The College Democrats at the University of Central Florida kicked off the 2012 election cycle today with a visit from DNC Chair Debbie Wasserman Schultz, herself a Florida College Democrats alum.
The election's still nearly 10 months out, but the students who gathered to hear from Rep. Wasserman Schultz know the importance of the organizing work they're doing on campus. In a critical swing state like Florida, it might make all the difference between winning and losing on November 6. Most of these students haven't had the opportunity to vote in a presidential election before—so they're going to make sure their first time counts.
College Dems president Ida Eskamani says, "UCF is in the swing area of one of the most important swing states in the country. The students on this campus can change the tide of this election. We could make a huge difference, not just in this area but in the country. We've been working hard for the President already, doing a lot of student outreach. We want to get a head start before anyone else does. We know our candidate and want to be supporting him in any way we can: phone banks, canvasses, and educating students on the President's policies."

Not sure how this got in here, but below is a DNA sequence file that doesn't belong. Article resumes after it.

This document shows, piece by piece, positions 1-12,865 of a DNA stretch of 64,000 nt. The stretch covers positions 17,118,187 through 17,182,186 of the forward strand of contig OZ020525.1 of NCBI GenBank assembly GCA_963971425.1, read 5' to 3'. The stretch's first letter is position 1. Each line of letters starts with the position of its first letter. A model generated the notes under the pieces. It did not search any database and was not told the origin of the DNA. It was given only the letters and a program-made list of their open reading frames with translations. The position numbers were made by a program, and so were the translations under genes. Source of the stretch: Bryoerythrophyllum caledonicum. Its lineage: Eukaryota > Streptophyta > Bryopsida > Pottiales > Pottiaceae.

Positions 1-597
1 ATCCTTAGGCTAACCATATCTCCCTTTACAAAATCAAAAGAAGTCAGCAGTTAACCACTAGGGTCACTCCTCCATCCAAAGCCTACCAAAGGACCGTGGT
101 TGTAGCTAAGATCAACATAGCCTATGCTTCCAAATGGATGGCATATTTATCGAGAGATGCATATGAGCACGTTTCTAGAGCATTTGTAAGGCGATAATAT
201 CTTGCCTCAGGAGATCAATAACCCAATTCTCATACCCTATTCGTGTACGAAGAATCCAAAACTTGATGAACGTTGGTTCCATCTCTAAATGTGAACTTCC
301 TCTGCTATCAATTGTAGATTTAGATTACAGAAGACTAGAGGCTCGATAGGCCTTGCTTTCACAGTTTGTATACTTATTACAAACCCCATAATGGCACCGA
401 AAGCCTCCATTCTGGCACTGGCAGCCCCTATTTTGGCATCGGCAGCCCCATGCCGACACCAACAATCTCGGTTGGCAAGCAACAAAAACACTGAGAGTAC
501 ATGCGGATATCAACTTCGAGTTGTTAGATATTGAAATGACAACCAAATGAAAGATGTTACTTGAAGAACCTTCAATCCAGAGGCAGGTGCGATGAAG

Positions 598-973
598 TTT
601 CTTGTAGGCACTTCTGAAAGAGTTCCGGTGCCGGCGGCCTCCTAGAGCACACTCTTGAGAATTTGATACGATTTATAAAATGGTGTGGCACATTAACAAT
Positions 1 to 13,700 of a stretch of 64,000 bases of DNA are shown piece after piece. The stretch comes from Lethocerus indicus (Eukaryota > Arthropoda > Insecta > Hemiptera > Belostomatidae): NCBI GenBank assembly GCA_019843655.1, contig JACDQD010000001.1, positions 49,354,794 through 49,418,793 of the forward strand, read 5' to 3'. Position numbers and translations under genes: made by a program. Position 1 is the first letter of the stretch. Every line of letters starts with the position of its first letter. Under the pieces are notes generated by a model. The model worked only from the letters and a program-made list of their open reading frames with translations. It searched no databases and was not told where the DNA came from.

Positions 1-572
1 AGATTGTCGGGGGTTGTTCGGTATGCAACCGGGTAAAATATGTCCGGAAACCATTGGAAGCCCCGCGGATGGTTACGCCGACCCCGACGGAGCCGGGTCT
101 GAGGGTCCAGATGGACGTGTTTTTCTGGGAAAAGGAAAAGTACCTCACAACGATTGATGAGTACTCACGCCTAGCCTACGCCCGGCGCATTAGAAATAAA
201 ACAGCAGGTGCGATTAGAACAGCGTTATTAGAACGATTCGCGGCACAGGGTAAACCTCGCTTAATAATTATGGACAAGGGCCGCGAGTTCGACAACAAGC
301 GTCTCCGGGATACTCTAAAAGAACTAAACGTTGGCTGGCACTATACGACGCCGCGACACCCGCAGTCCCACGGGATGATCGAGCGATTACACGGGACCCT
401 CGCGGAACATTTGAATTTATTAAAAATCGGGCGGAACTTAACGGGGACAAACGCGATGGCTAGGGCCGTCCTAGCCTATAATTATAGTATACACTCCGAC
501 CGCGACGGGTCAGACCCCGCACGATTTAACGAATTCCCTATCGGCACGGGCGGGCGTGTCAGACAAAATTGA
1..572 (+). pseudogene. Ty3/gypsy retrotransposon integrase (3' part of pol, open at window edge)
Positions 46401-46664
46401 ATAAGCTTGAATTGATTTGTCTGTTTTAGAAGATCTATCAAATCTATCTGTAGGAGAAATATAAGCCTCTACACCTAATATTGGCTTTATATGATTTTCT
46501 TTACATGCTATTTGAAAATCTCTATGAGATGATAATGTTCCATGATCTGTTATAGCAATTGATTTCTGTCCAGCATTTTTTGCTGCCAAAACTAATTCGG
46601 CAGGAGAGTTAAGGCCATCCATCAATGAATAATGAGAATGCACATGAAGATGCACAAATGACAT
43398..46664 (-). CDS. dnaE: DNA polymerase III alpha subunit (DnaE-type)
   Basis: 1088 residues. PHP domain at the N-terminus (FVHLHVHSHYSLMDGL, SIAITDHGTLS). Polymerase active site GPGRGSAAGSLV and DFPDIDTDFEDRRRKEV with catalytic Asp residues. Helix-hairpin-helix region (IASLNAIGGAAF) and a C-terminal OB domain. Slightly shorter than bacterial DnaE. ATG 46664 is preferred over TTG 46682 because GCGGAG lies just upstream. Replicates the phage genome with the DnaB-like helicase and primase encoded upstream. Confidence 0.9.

They've certainly got an advantage over their counterparts—and it's a contrast made plain by Rep. Wasserman Schultz's every-seat-filled visit. Despite a very important Republican primary on Tuesday, not a single GOP presidential candidate has made his way to the UCF campus in Orlando—the nation's second largest university, with 56,000 students of voting age.
"It shows they're not interested in the student vote," says junior Ali Kurnaz. "They're probably the ones who will try the hardest to make sure we don't vote. You won't see them mention in their debates how college students should be voting or getting civically engaged. President Obama does. We know that. That's why we have to try that much harder to make sure we come out, and we come out strong."
Want to get involved with College Democrats at your school? Find out more here.